Peggy Jackson, my Training Incumbent when I was a curate in Mortlake, never wears black clerical shirts because black clergy shirts have long been the province of the Forward in Faith brigade opposed to women’s ordination. She wore all different pastel shades of clergy shirts and cut a colourful dash at clergy gatherings. Try as she might, she couldn’t convince me to experiment sartorially. I’m a Mirfield man through and through and black it was, partially because I refused to give up black just because the bigoted had made it a “badge” for themselves, and also because as a young curate black was a uniform and carried more gravitas than my, then, meagre frame could, especially when trying to visit hospital outside visiting hours. Today it’s a case of a one load wash more than anything. But I will let you into a secret. 

My shirts have to be specially made as I hate any collar too tight around my neck, but Marks and Sparks has always made black trousers that fit the bill. In my wardrobe hang a dozen pairs, all slightly different around the waist. They are hung in waist size order, the more recent innovation of “Active Waist” with its elastic waistband a welcome and more forgiving addition. I can tell pretty much whether I’ve gained or lost weight by what I put on in the morning, far more accurate than the “faulty” bathroom scale any day. 

With our physical health we are often given signs when things aren’t quite as they should be. Little aches and pains that send us consulting our GP. But when it comes to our mental health, our day to day sense of wellbeing, how good are we at gauging how we are feeling? The lockdown is challenging for all of us. Some of you may be managing just fine while others struggle with every new day. Whether you live alone or with the demands and distractions of family life, our mental health is just as important as our physical health, and there are many useful things we can do to take care of ourselves. I have personally found it harder these past couple of weeks as the novelty of isolation has well and truly worn off, and there seems to be no light at the end of the tunnel just yet. I want to share some resources from the NHS that I have found helpful.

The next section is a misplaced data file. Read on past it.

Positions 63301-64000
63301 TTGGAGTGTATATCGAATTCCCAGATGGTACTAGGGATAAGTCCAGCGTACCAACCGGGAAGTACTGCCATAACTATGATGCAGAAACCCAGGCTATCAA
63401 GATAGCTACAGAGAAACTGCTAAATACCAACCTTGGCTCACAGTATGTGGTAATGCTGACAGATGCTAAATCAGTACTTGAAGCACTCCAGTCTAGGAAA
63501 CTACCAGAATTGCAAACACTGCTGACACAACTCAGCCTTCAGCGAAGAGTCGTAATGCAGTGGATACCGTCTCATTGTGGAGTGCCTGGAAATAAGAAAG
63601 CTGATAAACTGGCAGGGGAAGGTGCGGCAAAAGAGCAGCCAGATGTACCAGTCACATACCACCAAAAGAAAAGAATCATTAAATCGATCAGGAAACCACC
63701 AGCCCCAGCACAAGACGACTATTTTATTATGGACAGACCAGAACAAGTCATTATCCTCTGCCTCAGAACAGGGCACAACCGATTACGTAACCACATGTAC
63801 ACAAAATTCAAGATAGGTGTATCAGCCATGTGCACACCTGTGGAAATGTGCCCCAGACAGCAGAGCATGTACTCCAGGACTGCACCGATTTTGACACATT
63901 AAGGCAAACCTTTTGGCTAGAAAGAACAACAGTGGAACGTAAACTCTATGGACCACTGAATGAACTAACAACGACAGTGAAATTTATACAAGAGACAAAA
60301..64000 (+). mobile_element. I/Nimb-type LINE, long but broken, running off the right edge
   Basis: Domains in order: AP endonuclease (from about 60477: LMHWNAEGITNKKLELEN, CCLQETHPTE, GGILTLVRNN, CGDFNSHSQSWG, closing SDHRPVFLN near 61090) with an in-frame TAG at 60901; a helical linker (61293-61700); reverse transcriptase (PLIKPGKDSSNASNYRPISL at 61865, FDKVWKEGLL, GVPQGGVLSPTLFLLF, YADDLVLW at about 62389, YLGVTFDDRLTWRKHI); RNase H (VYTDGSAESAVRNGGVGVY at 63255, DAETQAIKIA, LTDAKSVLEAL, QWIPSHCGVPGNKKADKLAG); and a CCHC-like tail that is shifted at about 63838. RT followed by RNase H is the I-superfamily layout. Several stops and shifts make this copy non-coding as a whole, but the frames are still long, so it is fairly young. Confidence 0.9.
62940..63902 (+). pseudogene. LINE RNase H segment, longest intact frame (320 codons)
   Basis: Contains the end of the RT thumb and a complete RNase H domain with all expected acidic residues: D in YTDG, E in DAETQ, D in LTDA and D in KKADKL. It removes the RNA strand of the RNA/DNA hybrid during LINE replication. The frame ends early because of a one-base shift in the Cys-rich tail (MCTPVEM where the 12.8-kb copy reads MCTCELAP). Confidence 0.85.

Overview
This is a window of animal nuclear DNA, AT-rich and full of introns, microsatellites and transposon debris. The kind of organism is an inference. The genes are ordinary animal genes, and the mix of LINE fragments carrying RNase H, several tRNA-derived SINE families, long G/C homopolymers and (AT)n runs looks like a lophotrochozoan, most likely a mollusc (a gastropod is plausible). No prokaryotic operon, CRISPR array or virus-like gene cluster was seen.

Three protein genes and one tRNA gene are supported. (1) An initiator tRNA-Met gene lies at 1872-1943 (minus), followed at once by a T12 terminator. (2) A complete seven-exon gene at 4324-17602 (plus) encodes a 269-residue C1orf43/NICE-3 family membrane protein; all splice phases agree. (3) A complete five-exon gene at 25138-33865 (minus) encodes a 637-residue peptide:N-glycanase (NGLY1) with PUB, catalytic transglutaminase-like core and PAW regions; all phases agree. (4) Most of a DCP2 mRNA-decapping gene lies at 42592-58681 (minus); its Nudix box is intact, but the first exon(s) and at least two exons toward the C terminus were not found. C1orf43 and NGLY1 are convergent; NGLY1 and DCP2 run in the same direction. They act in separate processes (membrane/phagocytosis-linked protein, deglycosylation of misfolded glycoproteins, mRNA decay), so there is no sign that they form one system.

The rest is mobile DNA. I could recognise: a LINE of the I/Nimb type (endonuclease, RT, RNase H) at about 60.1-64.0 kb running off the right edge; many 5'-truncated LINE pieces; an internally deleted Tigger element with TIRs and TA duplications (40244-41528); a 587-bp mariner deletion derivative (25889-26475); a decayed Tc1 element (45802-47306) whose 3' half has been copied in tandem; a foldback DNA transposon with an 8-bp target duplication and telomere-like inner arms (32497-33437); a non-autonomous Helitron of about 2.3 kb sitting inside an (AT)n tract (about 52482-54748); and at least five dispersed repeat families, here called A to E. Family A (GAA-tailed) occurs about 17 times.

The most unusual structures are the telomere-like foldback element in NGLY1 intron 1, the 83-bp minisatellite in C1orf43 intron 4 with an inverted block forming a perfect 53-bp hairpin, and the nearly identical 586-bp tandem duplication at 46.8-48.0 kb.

1. Plan practical things like food shopping, household supplies, and prescriptions. Ask for help if you need it and keep on top of any medical treatment or support you are undergoing. 

2. Stay connected with friends and family. Nothing is as good as meeting face to face, but we can still keep in touch with those we care about through phone calls, social media, and email. All contact has the ability to lift not only our spirits, but also those we care about. Talking helps minimise the sense of isolation. 

3. Talk about your worries and concerns. As they say, a trouble shared is a trouble halved, so don’t be reticent about sharing your feelings. We’re all in this together! 

4. Look after your body. We all need to keep on top of our physical health, and eating healthy food and getting enough exercise helps improve our sense of wellbeing. 

5. Stay on top of any difficult feelings. It is an anxious time for all of us, but don’t let anxiety get the better of you. Try to focus on what you can control, such as how you act, who you talk to, and where you get your information from. Don’t stay glued to the television or internet news. Stick to trusted sources of information, not the negativity and “fake” news being spread to create panic and mistrust. 

6. Keep doing the things that you enjoy as much as possible. Reading, creative writing, gardening and art are all good to let our minds engage with positive activities and feelings. Bored? Well try learning something new. If you are online, there is a wealth of concerts and videos to keep you interested. Pick up the crossword or Suduko puzzles. The important thing is to keep our minds active. 

7. Plan your new daily routine and stick to it. Getting up in the morning and having things mapped out gives structure to the day and enables us to look back on all that we’ve managed to do with the day. We have a sense of accomplishment and feel better about ourselves. 

8. Make time to relax and unwind, and make sure you maintain a regular sleep pattern to feel your best. Relaxation and a decent night’s sleep help our bodies and minds cope with the stress we are under. 

9. Make plans for something you look forward to. No need to make a specific date as that can be counterproductive, but use this time to plan something you really want to do. I’ve been planning a seaside holiday back home when I can see my family again, as well as mull over what I want to plant in the garden of our retirement home. 

10. Pray. Talk to God, ask for quiet confidence and strength. Share your feelings, and not just the good ones. Feel free to express any fear or anger. God’s got very broad shoulders and he understands how we feel. 

Do try to look after your health at this uncertain time. This will pass in time and life will resume, hopefully a more positive way of living with a kinder society. Let us take care of ourselves and each other as we wait for that day because we will make it. In the meantime, we may discover that life is still full of love and joy even in lockdown that will remind us that each and every day is a gift and precious in and of itself. 

Wishing you God’s good blessing, Michael